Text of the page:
TOKYO – Sony Corp. said Tuesday that some users' personal information had been compromised in a hacker attack as the outage of its global PlayStation Network entered a seventh day.
The company confirmed that an "external intrusion" by hackers disrupted the service, affecting more than 75 million users worldwide who use it to play video games against friends, stream movies and shop online.
"We have discovered that between April 17 and April 19, 2011, certain PlayStation Network and Qriocity service user account information was compromised in connection with an illegal and unauthorized intrusion into our network," the company said in a post on the official PlayStation blog.
Hackers may have obtained users' names, home addresses, email addresses, birthdates, PlayStation Network usernames and passwords, and answers to password security questions, according to the blog post.
There was no evidence that credit card information had been compromised, but Sony said it "cannot rule out the possibility" that hackers could access such information.
"For your security, we encourage you to be especially aware of email, telephone, and postal mail scams that ask for personal or sensitive information," the blog post continued. "Sony will not contact you in any way, including by email, asking for your credit card number, social security number or other personally identifiable information. If you are asked for this information, you can be confident Sony is not the entity asking."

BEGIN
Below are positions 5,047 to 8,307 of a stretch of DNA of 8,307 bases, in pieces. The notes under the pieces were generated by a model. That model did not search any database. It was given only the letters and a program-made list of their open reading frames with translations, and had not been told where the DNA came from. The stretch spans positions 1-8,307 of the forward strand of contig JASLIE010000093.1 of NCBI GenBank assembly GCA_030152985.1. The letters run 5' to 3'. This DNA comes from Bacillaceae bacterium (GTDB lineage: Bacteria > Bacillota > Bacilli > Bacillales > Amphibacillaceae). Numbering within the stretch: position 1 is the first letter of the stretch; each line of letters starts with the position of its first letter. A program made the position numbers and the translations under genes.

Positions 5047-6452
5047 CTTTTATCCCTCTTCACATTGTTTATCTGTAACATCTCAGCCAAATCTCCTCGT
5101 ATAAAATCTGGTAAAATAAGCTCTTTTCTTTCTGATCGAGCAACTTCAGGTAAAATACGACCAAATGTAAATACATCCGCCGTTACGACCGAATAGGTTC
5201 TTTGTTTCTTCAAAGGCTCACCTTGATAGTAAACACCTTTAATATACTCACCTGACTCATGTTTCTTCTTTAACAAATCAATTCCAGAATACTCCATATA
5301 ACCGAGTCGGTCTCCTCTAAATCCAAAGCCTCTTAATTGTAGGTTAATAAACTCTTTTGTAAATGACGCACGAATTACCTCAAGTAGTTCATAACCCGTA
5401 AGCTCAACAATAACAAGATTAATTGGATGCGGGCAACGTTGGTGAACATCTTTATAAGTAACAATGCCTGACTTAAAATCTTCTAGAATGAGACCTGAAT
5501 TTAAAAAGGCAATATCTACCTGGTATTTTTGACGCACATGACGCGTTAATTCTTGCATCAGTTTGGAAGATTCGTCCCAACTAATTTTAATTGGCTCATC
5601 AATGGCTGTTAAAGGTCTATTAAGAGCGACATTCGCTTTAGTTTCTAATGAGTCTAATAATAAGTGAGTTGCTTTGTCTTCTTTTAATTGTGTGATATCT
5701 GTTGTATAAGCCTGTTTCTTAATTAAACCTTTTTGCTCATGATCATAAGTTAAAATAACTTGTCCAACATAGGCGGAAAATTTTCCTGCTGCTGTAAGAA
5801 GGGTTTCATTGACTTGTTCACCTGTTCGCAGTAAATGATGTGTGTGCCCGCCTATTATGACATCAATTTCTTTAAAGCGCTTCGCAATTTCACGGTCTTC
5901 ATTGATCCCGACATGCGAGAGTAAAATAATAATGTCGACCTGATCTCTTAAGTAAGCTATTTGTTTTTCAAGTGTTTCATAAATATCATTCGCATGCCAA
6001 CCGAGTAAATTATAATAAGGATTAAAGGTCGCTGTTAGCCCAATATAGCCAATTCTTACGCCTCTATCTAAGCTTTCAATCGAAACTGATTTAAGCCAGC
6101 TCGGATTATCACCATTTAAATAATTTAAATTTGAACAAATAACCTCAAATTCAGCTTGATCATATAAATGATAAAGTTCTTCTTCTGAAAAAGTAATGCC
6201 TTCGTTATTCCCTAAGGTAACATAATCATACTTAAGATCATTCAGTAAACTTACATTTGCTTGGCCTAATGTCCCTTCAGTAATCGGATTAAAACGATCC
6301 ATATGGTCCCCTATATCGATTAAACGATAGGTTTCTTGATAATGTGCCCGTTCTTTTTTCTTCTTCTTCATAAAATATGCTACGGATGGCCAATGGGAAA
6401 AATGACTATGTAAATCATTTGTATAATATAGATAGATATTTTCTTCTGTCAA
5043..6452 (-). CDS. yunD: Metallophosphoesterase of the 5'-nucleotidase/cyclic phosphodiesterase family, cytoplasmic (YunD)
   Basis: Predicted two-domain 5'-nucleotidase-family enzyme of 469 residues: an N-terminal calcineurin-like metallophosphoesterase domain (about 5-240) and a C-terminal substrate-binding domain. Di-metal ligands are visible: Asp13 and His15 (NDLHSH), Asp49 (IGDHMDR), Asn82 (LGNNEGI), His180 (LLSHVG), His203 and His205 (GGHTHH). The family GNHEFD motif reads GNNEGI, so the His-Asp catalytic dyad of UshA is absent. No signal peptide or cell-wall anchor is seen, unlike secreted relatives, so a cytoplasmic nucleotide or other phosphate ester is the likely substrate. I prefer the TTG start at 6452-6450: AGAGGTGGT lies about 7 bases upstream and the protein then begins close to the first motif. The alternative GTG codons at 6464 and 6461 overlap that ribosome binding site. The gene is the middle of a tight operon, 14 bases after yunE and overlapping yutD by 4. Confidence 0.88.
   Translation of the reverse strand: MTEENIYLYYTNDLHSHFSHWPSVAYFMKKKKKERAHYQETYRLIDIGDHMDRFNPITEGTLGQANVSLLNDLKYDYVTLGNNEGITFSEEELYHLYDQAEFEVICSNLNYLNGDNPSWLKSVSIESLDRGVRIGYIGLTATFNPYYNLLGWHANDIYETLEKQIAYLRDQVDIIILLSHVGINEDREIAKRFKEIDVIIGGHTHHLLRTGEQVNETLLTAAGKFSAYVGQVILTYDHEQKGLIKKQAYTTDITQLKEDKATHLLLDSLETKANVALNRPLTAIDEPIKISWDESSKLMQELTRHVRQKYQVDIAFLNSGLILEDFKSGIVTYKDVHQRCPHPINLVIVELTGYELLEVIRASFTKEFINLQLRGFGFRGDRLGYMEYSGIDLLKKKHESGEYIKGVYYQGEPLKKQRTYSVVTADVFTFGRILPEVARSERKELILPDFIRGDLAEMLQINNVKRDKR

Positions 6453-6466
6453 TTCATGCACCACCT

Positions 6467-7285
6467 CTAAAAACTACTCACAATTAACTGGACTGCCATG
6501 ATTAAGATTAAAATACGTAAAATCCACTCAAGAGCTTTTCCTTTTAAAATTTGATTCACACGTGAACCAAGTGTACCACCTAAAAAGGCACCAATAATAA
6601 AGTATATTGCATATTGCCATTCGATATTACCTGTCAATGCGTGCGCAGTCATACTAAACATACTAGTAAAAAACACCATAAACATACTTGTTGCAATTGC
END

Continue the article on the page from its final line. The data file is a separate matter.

Patrick Seybold, Sony senior director of corporate communications and social media, said Saturday that Sony was completely rebuilding its systems to strengthen its network infrastructure in the wake of the service disruption, which began April 20.
Players can still play games offline, but are unable to challenge others over the internet, one of the console's key features.
Hacker group Anonymous was originally suspected of causing the disruption as it had previously vowed retribution against the Japanese electronics giant after it took legal action against two hackers.
However, in a message on its website Friday, titled "For Once We Didn't Do It," the group denied responsibility, saying that while it was possible that individual hackers had targeted the network, Sony was not an official target.